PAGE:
Global Village: Where Cultures Connect

Any major city in the United States can be perceived as microcosm of the entire country -- it is constantly evolving and expanding; it is always ready to embrace new cultures, new experiences.
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The term global village was coined by Marshall McLuhan, a Canadian philosopher and a public intellectual, in the beginning of the 1960s. He had a vision of technology reducing the size of the globe to that of a village, with information floating freely and simultaneously from one end to the other. McLuhan believed that interconnectivity on such a scale had the ability to heighten human awareness and bring together all political and social functions.

These days, the notion of the Global Village can be applied to a variety of settings: within every workplace, community or family, we see this extension of consciousness through connectivity and communications. The world becomes a prominent global hub that houses a wide range of people from various backgrounds and paths of life. Any major city in the United States can be perceived as microcosm of the entire country -- it is constantly evolving and expanding; it is always ready to embrace new cultures, new experiences, new life. However, only by remaining mindful of our changing environment and community can we bring all of these cultures together and enable them to coexist peacefully and to contribute to each other's development. Mindfulness is the key to any communication, to using technology to connect and to reaching out to our Global Village.

In fact, I was thinking of the value of technology recently when I saw this picture by John Stanmeyer, an American photographer, who won the World Press Photo of the Year 2013 award. The picture captures African migrants on the shore of Djibouti at night. They are raising their phones in the air trying to pick up the signal from neighboring Somalia in order to reach their friends and family abroad. Djibouti is a stop-off point for migrants in transit from Ethiopia and Somalia in pursuit of a better life in Europe and this is their only link to their loved ones.

To me, this poignant piece is all about the value of communications within our Global Village. It showcases our desire to reach out to the world, connecting via technology. Wherever we are, we overcome potential obstacles and rejoice in our union of like-minded souls. The emerging globalization movement touches and affects every workplace that has long become a melting pot of various cultures and ethnicities. Such multicultural environments are not only vital to driving innovation in business, they are also a key part of employee satisfaction and development.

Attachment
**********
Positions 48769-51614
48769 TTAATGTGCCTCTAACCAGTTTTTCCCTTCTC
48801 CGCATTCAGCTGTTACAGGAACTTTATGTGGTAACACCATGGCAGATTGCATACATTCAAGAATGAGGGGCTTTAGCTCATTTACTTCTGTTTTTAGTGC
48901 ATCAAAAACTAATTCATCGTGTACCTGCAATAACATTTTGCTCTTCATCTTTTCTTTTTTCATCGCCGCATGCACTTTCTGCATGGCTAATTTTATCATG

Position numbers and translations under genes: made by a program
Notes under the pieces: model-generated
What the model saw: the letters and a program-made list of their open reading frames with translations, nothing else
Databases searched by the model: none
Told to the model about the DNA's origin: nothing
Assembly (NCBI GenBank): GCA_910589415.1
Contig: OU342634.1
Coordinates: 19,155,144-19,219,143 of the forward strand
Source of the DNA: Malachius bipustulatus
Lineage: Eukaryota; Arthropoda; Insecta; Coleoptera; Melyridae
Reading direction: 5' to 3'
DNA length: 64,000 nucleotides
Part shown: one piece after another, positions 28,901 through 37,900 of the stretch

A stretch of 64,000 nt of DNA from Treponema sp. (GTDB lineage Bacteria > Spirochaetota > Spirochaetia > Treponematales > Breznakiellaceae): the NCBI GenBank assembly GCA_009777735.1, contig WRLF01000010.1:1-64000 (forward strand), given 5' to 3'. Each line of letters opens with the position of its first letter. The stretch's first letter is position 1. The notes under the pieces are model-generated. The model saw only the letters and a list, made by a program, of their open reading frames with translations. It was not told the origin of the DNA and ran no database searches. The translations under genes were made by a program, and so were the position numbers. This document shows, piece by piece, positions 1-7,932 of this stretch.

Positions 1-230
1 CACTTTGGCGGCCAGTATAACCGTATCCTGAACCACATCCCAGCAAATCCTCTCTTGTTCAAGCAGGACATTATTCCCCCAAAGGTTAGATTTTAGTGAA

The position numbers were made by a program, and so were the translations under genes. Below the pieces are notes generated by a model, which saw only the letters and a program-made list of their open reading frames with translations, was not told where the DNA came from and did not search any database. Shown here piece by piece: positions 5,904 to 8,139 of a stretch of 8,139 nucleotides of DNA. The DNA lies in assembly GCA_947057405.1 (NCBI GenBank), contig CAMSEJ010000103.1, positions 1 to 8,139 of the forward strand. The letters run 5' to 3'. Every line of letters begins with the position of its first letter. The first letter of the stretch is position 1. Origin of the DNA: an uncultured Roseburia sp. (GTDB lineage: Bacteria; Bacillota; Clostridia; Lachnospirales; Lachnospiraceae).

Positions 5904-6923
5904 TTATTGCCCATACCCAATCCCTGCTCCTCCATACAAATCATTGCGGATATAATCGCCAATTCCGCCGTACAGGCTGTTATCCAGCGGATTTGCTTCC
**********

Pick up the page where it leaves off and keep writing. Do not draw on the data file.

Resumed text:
Many workplaces now reflect the global multiculturalism that we see in institutions like the United Nations. They present a colorful blend of different cultures, customs and values, and only by remaining mindful of such diversity, can we meet the needs of an increasingly global customer base. Every leader, every manager of an organization within either the public or private sector can benefit from the diversity of their workplace and create an environment that takes into account different perspectives, ideas and solutions.

In our Global Village, we need to embrace new experiences -- realize that it takes dozens of communities and hundreds of years for each culture to evolve and develop its own values, morals, business practices and ethics. As our multicultural environments expand, often our nonverbal differences such as social, educational and economic discrepancies, power dynamics and spiritual beliefs, become the leverage for our communication.

In addition, within the business environment, it always pays to stay on top of recent technological developments world-wide. Recognizing the impact of technology on humanity, we can become more successful, we can boost our productivity and we can certainly make our world more powerful. Technology helps us raise our own cultural awareness and learn about other countries, making it easier to navigate our way through our Global Village.

Remain curious at all times about our differences but act on our commonalities. While recognizing that every culture has its own customs and traditions, at the core we are all individuals -- individuals striving to connect, to communicate, to stay in touch. This is the only way to form global partnerships and to build successful business and community relationships.

Thriving institutions and corporations recognize the benefits of a diverse workforce and acknowledge how communication and technological advancements foster creativity within the team. Every culture contributes its own insight into an issue, introducing new ideas, awakening inspiration and driving success.

Don't be afraid of differences or change! Make technology your friend, remain mindful of your environment, and recognize the endless benefits of our multicultural society to foster business success within the Village.


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